"A big part of what separates our cars is chassis innovation, and understanding what everyone in our business calls 'geometry'...Even the geometry of where your wheel bearings are placed acts as a lever against your tires and their traction, positively or negatively."
- Bill Emerson
"Frame rigidity is absolutely critical to keeping traction, which is the heart of real-world performance," says Emerson. "Years ago we learned how this works and how to engineer for it, from people who discovered it in Formula One and NASCAR. Any time you go around a curve, the weight of a vehicle fights against where you want to go. The surface angles shift and the power application shifts within the power train, while vehicle weight, outside air, and braking also torques the vehicle. Even the geometry of where your wheel bearings are placed acts as a lever against your tires and their traction, positively or negatively. These dozens of changes in energy direction going into a curve all conspire to do one thing, which is cause one or more contact-patches of tire to lessen grip with the driving surface. That's killed a lot of people, and caused hundreds of thousands of losses for race teams. Frame rigidity is the starting point of eliminating it."
"You know, it's easy to buy extreme horsepower these days," says Emerson. "It's not like before, where it took some wizardry and talent to craft it into an engine. You can get as much power as you want, but there just aren't that many people who know how all that energy translates throughout the car, and how it impacts performance. A big part of what separates our cars is chassis innovation, and understanding what everyone in our business calls 'geometry'."
The geometry of a car involves engineering hundreds of factors into its structure to account for the interaction of all the energy being produced, under multiple directions of travel, surface angles, and friction at any given moment, and how all of this is translated throughout the car's structure and into the interplay between tire and driving surface. Emerson Cobras are currently built on Emerson Generation 3 Frames, which are legendary in certain circles for their incredible rigidity - while losing little in comfort.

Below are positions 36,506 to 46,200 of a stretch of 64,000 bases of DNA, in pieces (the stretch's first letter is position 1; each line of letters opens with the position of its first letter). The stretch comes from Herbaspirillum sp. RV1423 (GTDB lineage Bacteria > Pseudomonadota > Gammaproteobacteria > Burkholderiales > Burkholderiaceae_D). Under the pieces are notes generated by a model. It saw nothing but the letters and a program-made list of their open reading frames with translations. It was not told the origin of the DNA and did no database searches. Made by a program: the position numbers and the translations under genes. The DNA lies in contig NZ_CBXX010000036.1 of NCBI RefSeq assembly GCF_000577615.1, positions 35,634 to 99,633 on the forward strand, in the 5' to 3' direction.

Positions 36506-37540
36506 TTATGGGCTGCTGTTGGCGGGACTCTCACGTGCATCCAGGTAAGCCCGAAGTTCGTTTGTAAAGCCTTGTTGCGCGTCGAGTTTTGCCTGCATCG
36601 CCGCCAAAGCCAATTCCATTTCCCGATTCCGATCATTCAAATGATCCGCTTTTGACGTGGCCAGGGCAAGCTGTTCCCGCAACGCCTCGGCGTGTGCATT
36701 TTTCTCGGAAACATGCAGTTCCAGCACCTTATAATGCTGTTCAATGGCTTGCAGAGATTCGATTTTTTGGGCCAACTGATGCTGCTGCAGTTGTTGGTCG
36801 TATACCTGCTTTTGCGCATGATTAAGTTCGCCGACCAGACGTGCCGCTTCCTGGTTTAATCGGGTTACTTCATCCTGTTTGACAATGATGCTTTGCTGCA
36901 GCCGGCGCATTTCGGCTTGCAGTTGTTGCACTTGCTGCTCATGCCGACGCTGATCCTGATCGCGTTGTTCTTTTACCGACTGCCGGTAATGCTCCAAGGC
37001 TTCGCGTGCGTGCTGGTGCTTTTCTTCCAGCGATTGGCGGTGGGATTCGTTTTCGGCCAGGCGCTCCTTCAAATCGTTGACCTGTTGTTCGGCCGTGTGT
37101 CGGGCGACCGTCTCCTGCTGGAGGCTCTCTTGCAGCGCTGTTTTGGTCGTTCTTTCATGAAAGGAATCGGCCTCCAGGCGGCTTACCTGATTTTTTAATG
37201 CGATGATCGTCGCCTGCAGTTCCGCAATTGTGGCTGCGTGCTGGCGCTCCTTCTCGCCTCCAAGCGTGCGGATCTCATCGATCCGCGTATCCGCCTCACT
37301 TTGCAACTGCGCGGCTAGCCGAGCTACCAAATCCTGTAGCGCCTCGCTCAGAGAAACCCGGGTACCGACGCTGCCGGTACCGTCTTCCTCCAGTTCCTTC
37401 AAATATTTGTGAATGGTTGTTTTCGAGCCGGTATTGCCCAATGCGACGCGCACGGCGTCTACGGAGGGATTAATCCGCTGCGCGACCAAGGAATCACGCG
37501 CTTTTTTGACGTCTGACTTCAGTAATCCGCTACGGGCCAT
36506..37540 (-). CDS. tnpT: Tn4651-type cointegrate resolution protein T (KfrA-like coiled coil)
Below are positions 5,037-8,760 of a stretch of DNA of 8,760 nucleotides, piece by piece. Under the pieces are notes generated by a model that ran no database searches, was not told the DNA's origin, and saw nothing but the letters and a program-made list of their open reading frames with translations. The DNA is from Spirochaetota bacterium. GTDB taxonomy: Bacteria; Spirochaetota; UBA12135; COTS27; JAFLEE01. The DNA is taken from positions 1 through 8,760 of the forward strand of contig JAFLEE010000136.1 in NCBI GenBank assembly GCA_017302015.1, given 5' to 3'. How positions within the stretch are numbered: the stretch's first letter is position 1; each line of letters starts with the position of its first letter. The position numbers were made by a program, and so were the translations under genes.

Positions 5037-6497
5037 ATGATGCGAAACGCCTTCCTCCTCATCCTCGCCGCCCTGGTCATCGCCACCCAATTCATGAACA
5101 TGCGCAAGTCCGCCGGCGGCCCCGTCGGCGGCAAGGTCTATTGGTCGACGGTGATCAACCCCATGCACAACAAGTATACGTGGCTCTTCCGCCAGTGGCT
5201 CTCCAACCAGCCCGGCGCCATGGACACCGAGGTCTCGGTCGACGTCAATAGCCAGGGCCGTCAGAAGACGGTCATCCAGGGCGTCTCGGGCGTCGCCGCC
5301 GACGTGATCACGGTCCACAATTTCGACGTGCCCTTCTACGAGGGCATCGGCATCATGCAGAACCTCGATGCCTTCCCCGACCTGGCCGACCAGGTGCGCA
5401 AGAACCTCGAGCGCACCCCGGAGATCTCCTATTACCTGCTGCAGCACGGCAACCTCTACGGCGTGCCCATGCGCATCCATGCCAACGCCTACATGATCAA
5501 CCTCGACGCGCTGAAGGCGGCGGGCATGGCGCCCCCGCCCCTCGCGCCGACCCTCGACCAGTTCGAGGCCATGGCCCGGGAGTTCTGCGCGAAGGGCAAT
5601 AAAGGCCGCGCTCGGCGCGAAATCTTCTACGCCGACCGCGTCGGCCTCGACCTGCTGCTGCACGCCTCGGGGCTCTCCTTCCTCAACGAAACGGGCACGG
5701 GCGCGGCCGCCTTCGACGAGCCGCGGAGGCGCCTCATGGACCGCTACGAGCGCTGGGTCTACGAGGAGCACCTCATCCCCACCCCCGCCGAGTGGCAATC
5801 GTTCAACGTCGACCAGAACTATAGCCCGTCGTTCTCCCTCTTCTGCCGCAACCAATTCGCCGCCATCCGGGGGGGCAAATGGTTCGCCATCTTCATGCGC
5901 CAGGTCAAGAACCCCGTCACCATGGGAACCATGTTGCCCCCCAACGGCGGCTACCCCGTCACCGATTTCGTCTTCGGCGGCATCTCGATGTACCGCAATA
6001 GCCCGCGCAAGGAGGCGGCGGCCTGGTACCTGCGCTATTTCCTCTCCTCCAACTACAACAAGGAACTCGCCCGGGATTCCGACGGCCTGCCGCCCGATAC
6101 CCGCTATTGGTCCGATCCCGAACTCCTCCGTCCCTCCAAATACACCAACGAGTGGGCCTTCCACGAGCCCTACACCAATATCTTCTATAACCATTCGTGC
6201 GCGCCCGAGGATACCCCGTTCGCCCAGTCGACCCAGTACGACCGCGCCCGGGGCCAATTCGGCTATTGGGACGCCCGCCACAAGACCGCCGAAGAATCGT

A question we commonly receive regarding the torsional stiffness of Emerson frames, is how this relates to the quality of the ride. In short, it improves the ride dramatically. First, the rigidity of our frames allows us to virtually eliminate the torsional variables most people don't commonly realize are affecting their ride, except for the sway they may notice going into a turn. However, flexion in most vehicles is still occurring - from bumps and other surface variances, weight shifting with power, and braking. Anything that changes the direction of an energy flow in relation to car travel. All these impact the ride of the car, its controllability, and the fatigue of the driver.
By eliminating these variables within our chassis, the unique rigidity we've engineered allows us to isolate this myriad of energy shifts and inputs almost entirely within the suspension, which we tune specifically to the needs of each client. The result is an incredibly responsive, crisp car that rides beautifully - more akin to experiencing it become an extension of yourself, rather than something you're sitting in. Critically, all this focus on geometry also provides for a vastly safer vehicle.
Frame geometry is about getting all these parts, and all the energy they harness, to focus on keeping your car gripping the ground.
Frame rigidity is where real-world performance begins.